autoflowering seeds, which have a whole host of benefits to offer any seed collector. At a time when there are more cannabis seed options available than ever before, it’s important to understand what you’re making a choice between and deciding exactly what it is you’re looking for. " />


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Guide To Autoflowering Cannabis Seeds: How Are They Made? What Are Their Benefits?

Guide To Autoflowering Cannabis Seeds: How Are They Made? What Are Their Benefits?

One of the most popular types of cannabis seeds are autoflowering seeds, which have a whole host of benefits to offer any seed collector. At a time when there are more cannabis seed options available than ever before, it’s important to understand what you’re making a choice between and deciding exactly what it is you’re looking for.

The main types of seeds you may be familiar with are feminised and autoflowering seeds, both of which are different from standard seeds. Check out our guide on feminised seeds to learn more about their efficiency and yield, and stick with us here to discover what autoflowering means, how these seeds work, and why you might choose them over other options.

If we haven’t answered your questions here, get in touch with our expert team for more information - we’d be happy to help.

What are autoflowering cannabis seeds?

Autoflowering seeds and strains of cannabis are defined by the fact that they will automatically flower, rather than moving from the vegetative state to the flowering state based on a change in light cycle after having reached a certain phase of development.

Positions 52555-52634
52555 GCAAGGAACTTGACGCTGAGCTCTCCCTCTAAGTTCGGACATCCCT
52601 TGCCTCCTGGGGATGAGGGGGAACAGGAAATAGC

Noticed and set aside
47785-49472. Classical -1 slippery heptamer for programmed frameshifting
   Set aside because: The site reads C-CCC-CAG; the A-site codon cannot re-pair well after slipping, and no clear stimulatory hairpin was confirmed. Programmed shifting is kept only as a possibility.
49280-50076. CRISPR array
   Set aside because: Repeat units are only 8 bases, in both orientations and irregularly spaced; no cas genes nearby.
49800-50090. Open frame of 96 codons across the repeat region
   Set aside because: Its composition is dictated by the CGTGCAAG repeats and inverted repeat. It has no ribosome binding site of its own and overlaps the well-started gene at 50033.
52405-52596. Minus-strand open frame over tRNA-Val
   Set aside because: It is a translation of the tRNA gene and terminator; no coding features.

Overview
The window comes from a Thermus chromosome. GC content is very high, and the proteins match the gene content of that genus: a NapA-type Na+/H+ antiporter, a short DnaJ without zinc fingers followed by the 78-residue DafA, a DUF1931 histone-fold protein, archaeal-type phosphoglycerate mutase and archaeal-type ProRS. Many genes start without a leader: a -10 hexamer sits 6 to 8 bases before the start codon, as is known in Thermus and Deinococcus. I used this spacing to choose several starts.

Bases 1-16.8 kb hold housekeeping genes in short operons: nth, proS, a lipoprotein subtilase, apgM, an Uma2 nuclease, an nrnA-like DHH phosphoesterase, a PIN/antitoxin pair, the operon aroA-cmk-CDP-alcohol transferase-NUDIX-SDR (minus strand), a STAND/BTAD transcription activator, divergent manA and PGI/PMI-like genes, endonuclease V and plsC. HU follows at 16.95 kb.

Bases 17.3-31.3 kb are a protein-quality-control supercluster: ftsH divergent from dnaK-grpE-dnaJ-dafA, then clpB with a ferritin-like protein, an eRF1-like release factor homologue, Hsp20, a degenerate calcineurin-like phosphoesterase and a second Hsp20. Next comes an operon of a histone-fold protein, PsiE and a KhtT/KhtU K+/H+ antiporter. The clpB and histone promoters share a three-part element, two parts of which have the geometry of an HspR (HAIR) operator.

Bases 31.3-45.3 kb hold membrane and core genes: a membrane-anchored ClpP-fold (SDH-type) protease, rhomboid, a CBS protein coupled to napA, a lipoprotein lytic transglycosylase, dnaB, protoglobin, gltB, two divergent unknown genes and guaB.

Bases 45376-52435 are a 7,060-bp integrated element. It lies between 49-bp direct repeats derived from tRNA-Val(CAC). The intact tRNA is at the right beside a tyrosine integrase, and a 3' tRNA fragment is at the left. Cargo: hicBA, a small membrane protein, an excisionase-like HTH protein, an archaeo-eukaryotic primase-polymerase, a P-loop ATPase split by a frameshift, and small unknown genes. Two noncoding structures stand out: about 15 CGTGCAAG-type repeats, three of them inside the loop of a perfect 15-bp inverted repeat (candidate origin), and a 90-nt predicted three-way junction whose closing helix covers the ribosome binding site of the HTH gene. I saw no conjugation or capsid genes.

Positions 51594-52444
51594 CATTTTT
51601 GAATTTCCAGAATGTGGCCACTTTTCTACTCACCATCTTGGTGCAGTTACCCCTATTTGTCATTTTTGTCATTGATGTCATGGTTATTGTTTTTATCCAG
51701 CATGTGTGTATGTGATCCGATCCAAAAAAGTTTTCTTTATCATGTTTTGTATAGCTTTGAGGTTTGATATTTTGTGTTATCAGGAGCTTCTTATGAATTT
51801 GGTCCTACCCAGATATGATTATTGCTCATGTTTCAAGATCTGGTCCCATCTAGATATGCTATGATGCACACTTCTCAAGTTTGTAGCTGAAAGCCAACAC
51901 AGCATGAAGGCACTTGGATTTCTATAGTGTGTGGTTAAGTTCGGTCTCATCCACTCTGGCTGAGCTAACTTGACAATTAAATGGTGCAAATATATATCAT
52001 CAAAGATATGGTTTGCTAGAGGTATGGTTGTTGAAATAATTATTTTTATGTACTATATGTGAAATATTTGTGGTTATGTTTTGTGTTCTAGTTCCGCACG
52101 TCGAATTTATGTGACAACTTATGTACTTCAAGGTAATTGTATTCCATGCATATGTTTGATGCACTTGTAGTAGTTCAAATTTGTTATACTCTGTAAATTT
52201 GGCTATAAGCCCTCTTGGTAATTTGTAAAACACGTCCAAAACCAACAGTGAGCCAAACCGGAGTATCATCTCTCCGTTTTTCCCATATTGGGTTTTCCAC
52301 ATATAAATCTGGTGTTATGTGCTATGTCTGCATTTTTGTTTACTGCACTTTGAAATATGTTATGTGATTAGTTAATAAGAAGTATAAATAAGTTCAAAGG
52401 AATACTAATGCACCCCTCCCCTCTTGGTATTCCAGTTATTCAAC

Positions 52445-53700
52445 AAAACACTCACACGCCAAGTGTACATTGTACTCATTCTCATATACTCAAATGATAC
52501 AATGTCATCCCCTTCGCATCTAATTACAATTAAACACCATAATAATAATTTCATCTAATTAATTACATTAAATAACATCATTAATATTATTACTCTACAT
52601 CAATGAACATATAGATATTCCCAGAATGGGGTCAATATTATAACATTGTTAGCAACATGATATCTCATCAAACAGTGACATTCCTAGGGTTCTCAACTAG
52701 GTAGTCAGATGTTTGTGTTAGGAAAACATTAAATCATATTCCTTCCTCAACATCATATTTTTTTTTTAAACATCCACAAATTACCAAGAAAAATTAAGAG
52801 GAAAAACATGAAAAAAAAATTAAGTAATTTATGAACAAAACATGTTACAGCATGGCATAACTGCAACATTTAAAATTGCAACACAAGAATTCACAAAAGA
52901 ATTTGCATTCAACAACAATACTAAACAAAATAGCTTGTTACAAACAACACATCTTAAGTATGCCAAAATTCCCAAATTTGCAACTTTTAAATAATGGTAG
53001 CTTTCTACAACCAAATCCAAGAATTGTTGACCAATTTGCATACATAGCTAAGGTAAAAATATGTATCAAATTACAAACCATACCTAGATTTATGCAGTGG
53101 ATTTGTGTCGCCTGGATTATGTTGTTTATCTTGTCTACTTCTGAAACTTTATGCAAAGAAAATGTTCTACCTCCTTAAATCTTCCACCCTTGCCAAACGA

Typically autoflowering plants will automatically flower after a certain period of time, which varies depending on the strain. This is why you will see seeds come with flowering times, normally in terms of weeks.

In practical terms, this means that their flowering can be better predicted and is much easier to ensure and maintain as it isn’t based on something external being provided - it’s just a matter of time.

The seeds that require the shift in light cycle are known as photoperiod seeds. These need more attention and planning; they thrive from blue light from the sun in later summer and early autumn for energy, and flower after a couple of weeks in the summer from red light.

See our Top 10 autoflowering seeds to learn more about what's on offer.

How are autoflowering cannabis seeds made?

  1. Breeding over multiple generations of plants
  2. The creation of hybrids
  3. A process of trial, error and experimentation

Autoflowering seeds as we know them today have been developed by cannabis growers over many generations of plants, to ensure they include the genetic autoflowering trait from the cannabis ruderalis strain.

Generally, indica and sativa varieties have been mixed with cannabis ruderalis to produce autoflowering strains. Cannabis ruderalis is a Russian and central European strain that adapted to the cold climate and will grow and flower without the photoperiod light cycle. As part of their adaptation, they also have a trait where they are also generally smaller than their photoperiod counterparts, typically reaching up to just two feet.